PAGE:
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WASHINGTON (July 22, 2020) -- The Latin American Committee on Macroeconomic and Financial Issues (CLAAF by its Spanish acronym) met virtually today to discuss ‘The COVID-19 Attack on Latin America: Proposals for an Effective Response.’ The CLAAF explored COVID-19's macro-level effect on the region, as well as detailed domestic and international responses, in a newly-released policy statement.
The CLAAF is a group of prominent economists and academics who have served as government ministers, central bank governors, and/or senior officials at multilateral institutions like the Inter-American Development Bank, International Monetary Fund and the World Bank. Twice a year, the group convenes to analyze major national or regional macroeconomic issues and then release a series of policy recommendations to change course and advance greater economic and financial stabilization.
The World Health Organization declared Latin America as the epicenter of the COVID-19 pandemic. And, as CLAAF stated in December 2019, Latin America has substantial structural vulnerabilities. “Protecting Latin America form the worst consequences of COVID-19 requires concerted effort,” the group states, and to protect against unprecedented shock to the Latin American economy from COVID-19, the CLAAF believes that, among other things:
Latin America requires the implementation of a massive policy response on the public health front, in formal as well as informal labor markets, and in income transfers to support basic consumption for an increasingly large number of families that are living day-to-day;
That the Covid-19 response will require, on average, a public sector effort equivalent to 10 percent of the region’s GDP
that international organizations must step up and play a significant role in the response to the pandemic;
that, subject to specific conditionality, the IMF should make available to the region resources in the range of USD 200-300 billion in order to finance a portion of the required response; and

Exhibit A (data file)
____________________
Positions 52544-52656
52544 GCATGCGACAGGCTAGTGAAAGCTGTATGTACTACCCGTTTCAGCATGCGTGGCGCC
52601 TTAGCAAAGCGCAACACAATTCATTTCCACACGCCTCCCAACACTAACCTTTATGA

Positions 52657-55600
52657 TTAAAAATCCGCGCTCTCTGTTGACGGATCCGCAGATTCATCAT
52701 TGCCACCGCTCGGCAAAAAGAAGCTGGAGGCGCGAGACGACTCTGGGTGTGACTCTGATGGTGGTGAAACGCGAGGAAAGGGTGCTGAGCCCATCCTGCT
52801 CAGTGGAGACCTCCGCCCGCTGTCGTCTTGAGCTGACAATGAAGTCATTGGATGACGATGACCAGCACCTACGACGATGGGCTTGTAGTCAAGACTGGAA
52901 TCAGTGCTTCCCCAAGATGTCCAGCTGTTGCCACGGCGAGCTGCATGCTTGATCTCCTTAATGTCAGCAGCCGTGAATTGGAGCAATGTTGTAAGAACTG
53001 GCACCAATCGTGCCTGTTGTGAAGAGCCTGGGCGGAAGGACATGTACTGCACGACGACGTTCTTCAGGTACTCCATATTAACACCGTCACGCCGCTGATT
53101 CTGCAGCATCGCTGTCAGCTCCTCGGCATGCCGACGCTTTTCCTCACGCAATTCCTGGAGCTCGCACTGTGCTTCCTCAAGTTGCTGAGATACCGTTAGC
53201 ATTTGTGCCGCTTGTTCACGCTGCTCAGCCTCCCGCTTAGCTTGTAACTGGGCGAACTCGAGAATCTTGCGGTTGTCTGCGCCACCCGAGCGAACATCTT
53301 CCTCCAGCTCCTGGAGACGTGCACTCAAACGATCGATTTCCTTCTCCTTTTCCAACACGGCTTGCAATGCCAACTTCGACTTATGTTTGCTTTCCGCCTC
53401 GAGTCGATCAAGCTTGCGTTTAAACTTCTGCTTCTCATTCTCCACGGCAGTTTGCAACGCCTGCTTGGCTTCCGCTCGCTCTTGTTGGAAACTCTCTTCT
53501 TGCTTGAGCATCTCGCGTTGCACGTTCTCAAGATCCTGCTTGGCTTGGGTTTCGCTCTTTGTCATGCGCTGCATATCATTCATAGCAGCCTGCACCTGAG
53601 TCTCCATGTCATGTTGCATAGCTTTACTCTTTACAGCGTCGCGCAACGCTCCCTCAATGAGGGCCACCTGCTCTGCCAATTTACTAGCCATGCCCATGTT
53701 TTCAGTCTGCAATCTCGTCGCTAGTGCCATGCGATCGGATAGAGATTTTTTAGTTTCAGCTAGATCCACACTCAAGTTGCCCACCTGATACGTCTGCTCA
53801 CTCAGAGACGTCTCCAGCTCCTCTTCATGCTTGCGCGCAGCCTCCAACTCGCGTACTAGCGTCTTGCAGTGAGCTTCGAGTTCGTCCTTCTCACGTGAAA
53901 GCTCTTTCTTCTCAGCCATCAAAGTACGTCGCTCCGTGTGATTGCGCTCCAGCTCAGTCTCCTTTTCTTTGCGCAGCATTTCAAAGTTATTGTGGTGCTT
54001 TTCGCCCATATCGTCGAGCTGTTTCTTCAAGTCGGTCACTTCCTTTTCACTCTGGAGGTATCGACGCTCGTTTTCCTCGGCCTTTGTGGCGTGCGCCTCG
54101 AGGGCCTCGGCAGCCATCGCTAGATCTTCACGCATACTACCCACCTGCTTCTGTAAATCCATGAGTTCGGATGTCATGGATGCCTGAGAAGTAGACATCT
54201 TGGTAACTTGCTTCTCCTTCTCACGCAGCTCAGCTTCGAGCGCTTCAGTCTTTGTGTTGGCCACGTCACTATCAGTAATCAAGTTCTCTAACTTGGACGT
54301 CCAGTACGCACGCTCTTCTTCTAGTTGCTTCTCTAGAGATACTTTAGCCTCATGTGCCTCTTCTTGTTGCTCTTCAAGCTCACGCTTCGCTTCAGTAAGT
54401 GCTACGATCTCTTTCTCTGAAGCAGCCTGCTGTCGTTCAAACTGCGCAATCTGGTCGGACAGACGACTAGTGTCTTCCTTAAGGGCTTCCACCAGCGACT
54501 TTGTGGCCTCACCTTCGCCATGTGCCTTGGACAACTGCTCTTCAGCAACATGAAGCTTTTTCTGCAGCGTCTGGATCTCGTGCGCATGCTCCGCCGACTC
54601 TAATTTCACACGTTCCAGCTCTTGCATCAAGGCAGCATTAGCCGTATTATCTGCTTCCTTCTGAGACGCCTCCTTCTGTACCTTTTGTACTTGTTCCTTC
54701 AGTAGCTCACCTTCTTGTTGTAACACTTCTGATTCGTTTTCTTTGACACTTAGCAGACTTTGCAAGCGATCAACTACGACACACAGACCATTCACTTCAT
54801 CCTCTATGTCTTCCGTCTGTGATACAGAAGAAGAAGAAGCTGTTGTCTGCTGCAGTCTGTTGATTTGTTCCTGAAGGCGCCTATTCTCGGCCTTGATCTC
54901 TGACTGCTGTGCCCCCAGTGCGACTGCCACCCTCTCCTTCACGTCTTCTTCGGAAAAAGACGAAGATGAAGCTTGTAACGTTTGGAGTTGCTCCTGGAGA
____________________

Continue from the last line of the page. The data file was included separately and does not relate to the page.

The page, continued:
that governments should consider establishing long-term loan and guarantee programs as well as recapitalization funds to minimize the bankruptcy of fundamentally viable firms.
That new legal instruments, such as corporate reorganization frameworks will be necessary to facilitate burden-sharing among private stakeholders (shareholders, creditors, management, labor)
“Our committee believes in a variety of detailed policy responses to defend against shock" said Liliana Rojas-Suarez, president of the CLAAF and director of the Latin American Initiative at the Center for Global Development. "The combination of well-designed governments’ interventions and the support of international financial institutions is essential to effectively deal with the threats of unduly large losses of jobs and firms bankruptcies in Latin America caused by COVID-19.”
CLAAF members participating in the July 2020 session:
Laura Alfaro, Warren Albert Professor, Harvard Business School; Former Minister of National Planning and Economic Policy, Costa Rica.
Guillermo Calvo, Professor, Columbia University; Former Chief Economist, Inter-American Development Bank.
Augusto De La Torre, Former Chief Economist for Latin America and the Caribbean, The World Bank; Former Governor, Central Bank of Ecuador.
José De Gregorio, Professor of Economics, University of Chile; Former Governor of the Central Bank of Chile.
Roque Fernandez, Economics Professor, UCEMA University; Former Minister of Finance, Argentina.
Pablo Guidotti, Professor of the Government School, University of Torcuato di Tella. Former Vice Minister of Economy, Argentina.
Paulo Leme, Executive in Residence Professor of Finance, University of Miami. Former CEO and Chairman of Goldman Sachs do Brasil Banco Multiplo S.A..
Enrique Mendoza, Presidential Professor of Economics and Director of the Penn Institute for Economic Research at the University of Pennsylvania.
Liliana Rojas-Suarez, President, CLAAF; Director of the Latin American Initiative and Senior Fellow, Center for Global Development; former Chief Economist for Latin America, Deutsche Bank.
Andrés Velasco, Dean of the School of Public Policy, London School of Economics, UK; Former Finance Minister of Chile.